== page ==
Texas governor will allow state's stay-at-home order to end on Thursday and open businesses Friday

Texas Gov. Greg Abbott said Monday he will allow...

Posted: Apr 27, 2020 2:03 PM
Updated: Apr 28, 2020 2:00 AM

Texas Gov. Greg Abbott said Monday he will allow his stay-at-home order for the Lone Star State to expire on Thursday, commencing a phased exit from the social distancing measures meant to mitigate the novel coronavirus pandemic.

The Republican's new order, which supersedes local orders, will allow businesses like retail stores, malls, restaurants and theaters to reopen Friday but limits occupancy to 25%. The order will also allow libraries and museums to open.

Abbott noted that he wants barbershops, salons, gyms and bars open 'as soon as possible' and expects them to open no later than mid-May.

'Now it's time to set a new course, a course that responsibly opens up business in Texas,' Abbott said. 'We will open in a way that uses safe standards -- safe standards for businesses, for their employees as well as for their customers. Standards based upon data and on doctors.'

His announcements comes as more states plan phased reopenings of their economies, despite public health professionals having repeatedly stressed the dangers of relaxing social distancing measures too early.

Experts widely agree that to control the epidemic in the absence of strict social distancing measures, states and localities will need to build the capacity for additional testing and contact tracing -- something Texas medical and public health officials have told CNN the state isn't doing at a large enough scale to reopen.

That process of identifying new cases of Covid-19 and then tracking down and quarantining anyone who could have been infected by those newly identified cases would be crucial to returning to normal life.

But Abbott pushed back Monday, saying that the state 'should easily exceed our goal of 25,000 tests per day' by early May and that Dr. Deborah Birx -- the White House coronavirus response coordinator -- told him 'the Texas plan was great.'

CNN has reached out to Birx for comment.

Touting Texas' plan as the 'result of tremendous input,' Abbott said the state will not mandate but 'strongly recommend' that everyone wear a mask as businesses reopen.

'Now more than ever, Texans must remain committed to safe distancing practices that reduce the spread of Covid-19, and we must continue to rely on doctors and data to provide us with the safest strategies to restore Texans' livelihoods,' he said.

'We must also focus on protecting the most vulnerable Texans from exposure to Covid-19. If we remain focused on protecting the lives of our fellow Texans, we can continue to open the Lone Star State.'

Still, Abbott faces a unique challenge in reopening Texas, the world's 10th largest economy.

While previewing the state's strategy earlier this month, Abbott said a group of medical and economic experts would guide him through a series of incremental steps aimed at slowly reopening the state's economy.

'A more strategic approach is required to ensure that we don't reopen only to have to close down again, so consistent with CDC guidelines and based on advice from infectious disease specialists we will open Texas businesses in phases,' Abbott said Monday.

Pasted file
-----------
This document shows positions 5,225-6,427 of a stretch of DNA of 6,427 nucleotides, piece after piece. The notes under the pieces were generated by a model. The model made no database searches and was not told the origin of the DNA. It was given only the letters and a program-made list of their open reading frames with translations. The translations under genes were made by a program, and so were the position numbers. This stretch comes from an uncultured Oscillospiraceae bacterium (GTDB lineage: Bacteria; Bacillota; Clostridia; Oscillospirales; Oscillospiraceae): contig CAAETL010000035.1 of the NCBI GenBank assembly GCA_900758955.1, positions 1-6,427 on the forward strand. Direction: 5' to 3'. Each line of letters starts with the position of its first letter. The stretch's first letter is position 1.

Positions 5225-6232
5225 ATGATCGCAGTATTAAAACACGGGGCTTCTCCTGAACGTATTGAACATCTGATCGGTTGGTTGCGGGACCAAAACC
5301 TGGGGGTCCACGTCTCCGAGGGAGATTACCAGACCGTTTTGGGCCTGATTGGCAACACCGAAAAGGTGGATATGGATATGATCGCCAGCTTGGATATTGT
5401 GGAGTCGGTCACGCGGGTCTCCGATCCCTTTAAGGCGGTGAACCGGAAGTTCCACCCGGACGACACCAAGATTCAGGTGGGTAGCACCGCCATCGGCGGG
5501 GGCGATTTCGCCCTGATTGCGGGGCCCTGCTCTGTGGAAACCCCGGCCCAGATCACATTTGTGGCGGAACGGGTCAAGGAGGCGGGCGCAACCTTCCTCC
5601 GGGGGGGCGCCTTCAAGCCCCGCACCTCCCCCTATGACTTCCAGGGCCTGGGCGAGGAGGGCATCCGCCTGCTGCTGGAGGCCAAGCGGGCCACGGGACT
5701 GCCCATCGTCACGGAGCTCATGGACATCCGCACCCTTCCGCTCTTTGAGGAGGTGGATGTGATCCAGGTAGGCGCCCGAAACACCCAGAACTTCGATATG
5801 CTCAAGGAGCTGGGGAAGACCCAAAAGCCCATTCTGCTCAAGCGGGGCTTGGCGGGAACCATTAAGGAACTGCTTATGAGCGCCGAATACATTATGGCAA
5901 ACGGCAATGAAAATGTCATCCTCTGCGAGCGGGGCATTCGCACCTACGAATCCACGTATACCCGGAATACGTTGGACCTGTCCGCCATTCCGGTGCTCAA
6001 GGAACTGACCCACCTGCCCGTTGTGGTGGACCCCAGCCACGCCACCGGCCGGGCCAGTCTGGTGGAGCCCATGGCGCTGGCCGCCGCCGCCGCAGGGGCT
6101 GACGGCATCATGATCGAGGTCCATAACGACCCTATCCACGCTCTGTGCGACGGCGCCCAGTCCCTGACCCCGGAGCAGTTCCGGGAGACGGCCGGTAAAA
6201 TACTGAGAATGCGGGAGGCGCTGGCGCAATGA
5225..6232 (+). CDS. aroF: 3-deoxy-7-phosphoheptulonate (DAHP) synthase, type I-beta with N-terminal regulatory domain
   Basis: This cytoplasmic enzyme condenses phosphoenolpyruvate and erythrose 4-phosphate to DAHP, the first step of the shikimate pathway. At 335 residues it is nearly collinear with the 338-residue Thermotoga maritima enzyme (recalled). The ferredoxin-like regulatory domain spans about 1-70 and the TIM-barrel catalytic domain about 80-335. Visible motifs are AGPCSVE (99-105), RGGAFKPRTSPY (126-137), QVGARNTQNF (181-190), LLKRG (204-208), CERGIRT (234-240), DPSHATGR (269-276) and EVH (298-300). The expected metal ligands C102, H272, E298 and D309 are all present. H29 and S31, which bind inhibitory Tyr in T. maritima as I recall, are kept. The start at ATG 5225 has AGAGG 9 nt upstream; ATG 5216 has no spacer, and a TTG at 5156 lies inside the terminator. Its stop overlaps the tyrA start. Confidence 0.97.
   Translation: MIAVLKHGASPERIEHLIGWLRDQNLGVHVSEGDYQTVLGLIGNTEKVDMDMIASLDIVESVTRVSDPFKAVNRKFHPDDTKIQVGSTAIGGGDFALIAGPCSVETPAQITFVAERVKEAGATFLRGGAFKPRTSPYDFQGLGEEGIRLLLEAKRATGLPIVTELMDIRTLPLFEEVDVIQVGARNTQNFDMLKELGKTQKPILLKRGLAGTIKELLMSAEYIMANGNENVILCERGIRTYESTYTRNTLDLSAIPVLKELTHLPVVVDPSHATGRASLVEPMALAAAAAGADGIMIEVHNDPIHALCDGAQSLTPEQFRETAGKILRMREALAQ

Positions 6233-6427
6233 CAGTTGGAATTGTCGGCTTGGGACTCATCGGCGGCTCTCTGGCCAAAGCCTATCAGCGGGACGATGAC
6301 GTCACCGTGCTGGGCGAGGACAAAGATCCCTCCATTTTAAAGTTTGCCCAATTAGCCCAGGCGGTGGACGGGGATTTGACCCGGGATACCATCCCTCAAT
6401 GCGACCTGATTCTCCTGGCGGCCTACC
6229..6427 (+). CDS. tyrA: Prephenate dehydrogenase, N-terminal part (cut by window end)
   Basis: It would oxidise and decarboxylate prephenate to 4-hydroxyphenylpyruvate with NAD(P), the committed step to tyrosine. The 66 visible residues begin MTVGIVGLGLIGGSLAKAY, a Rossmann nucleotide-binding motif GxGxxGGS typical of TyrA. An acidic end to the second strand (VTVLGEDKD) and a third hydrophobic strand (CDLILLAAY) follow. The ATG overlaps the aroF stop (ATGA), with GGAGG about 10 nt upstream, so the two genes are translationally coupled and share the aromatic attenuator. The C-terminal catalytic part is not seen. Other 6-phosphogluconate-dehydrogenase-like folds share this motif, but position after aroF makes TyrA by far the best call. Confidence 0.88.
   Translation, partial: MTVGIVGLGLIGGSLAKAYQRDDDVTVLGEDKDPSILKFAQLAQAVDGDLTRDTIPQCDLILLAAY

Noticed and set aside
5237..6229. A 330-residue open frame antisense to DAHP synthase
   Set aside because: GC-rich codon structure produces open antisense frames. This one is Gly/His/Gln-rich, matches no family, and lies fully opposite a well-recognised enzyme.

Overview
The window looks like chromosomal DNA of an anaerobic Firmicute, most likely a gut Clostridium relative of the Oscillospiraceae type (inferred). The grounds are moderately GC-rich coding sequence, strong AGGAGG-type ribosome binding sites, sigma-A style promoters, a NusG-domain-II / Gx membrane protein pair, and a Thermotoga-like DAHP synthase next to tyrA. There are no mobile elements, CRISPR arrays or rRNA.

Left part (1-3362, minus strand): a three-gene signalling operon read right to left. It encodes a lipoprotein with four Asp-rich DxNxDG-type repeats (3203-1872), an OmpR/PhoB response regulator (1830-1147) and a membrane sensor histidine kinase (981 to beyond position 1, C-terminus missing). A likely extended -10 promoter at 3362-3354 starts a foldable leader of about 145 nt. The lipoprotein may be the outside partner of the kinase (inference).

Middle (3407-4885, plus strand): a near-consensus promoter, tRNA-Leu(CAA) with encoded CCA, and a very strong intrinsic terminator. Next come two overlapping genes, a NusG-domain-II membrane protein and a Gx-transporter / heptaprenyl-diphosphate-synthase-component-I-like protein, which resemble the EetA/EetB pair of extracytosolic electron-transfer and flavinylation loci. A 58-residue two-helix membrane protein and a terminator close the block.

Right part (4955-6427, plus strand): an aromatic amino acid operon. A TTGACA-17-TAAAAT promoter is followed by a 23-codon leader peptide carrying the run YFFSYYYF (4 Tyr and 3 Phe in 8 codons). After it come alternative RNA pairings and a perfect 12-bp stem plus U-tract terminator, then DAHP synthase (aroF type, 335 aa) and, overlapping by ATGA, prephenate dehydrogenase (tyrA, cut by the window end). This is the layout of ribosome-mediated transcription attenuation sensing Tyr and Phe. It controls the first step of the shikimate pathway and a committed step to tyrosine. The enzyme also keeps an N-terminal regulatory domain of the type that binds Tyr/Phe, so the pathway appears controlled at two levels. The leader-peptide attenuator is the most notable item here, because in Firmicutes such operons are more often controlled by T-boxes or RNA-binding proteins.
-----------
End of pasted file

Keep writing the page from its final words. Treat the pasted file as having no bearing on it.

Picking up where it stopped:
A premature opening of private businesses, he stressed, would risk further outbreaks.

That approach marks a significant step back from what some had anticipated would be a much more aggressive push from Abbott to reopen the famously pro-business Texas.

The Lone Star State and its $1.8 trillion economy, second only to California in size, has been hit particularly hard by tumbling oil prices and the global pandemic.

As a result, Abbott has had to strike a delicate balance between two opposing forces: a push from the state's business community eager to get back to work and health professionals and economists warning that a premature restart could be deadly.

'The lives saved are priceless, but the price has been steep. Many have lost jobs, others have lost businesses. Many are struggling to pay their bills. I want those Texans to know they are not alone in this fight,' he said Monday.

'Just as we united as one state to slow Covid-19, we must also come together to begin rebuilding the lives and the livelihoods of our fellow Texans.'

This story has been updated with additional information Monday.

California Coronavirus Cases

Data is updated nightly.

Confirmed Cases: 578946

Reported Deaths: 10523
CountyConfirmedDeaths
Los Angeles2108744999
Riverside41983820
Orange40527724
San Bernardino36072546
San Diego32975594
Kern24995183
Fresno17846171
San Joaquin13870235
Alameda13631205
Santa Clara12962207
Sacramento12274179
Tulare11549198
Stanislaus10264169
Imperial9867244
Contra Costa9787146
Ventura874093
San Francisco769267
Santa Barbara699672
San Mateo6431122
Merced573670
Monterey549437
Marin540481
Kings445356
Solano427441
Sonoma375350
Madera246339
Placer237724
San Luis Obispo227817
Yolo183444
Santa Cruz12876
Butte12388
Napa112911
Sutter9967
San Benito7654
El Dorado7552
Lassen6830
Yuba6664
Mendocino47210
Shasta46910
Glenn4363
Colusa3965
Nevada3571
Tehama3031
Humboldt2864
Lake2402
Amador1853
Mono1581
Tuolumne1552
Calaveras1471
Inyo1063
Siskiyou1020
Del Norte1000
Mariposa622
Plumas360
Modoc50
Trinity50
Sierra40
Alpine20
Unassigned00
Chico
Few Clouds
90° wxIcon
Hi: 97° Lo: 67°
Feels Like: 90°
Oroville
Clear
94° wxIcon
Hi: 98° Lo: 67°
Feels Like: 94°
Paradise
Few Clouds
90° wxIcon
Hi: 90° Lo: 69°
Feels Like: 90°
Chester
Clear
84° wxIcon
Hi: 81° Lo: 51°
Feels Like: 84°
Red Bluff
Clear
91° wxIcon
Hi: 97° Lo: 66°
Feels Like: 91°
Willows
Few Clouds
90° wxIcon
Hi: 101° Lo: 60°
Feels Like: 90°
Warm temperatures and a Red Flag Warning for high fire danger are ahead for our region today. The heat ramps up this weekend and that will prompt an Excessive Heat Watch for the valley and foothills.
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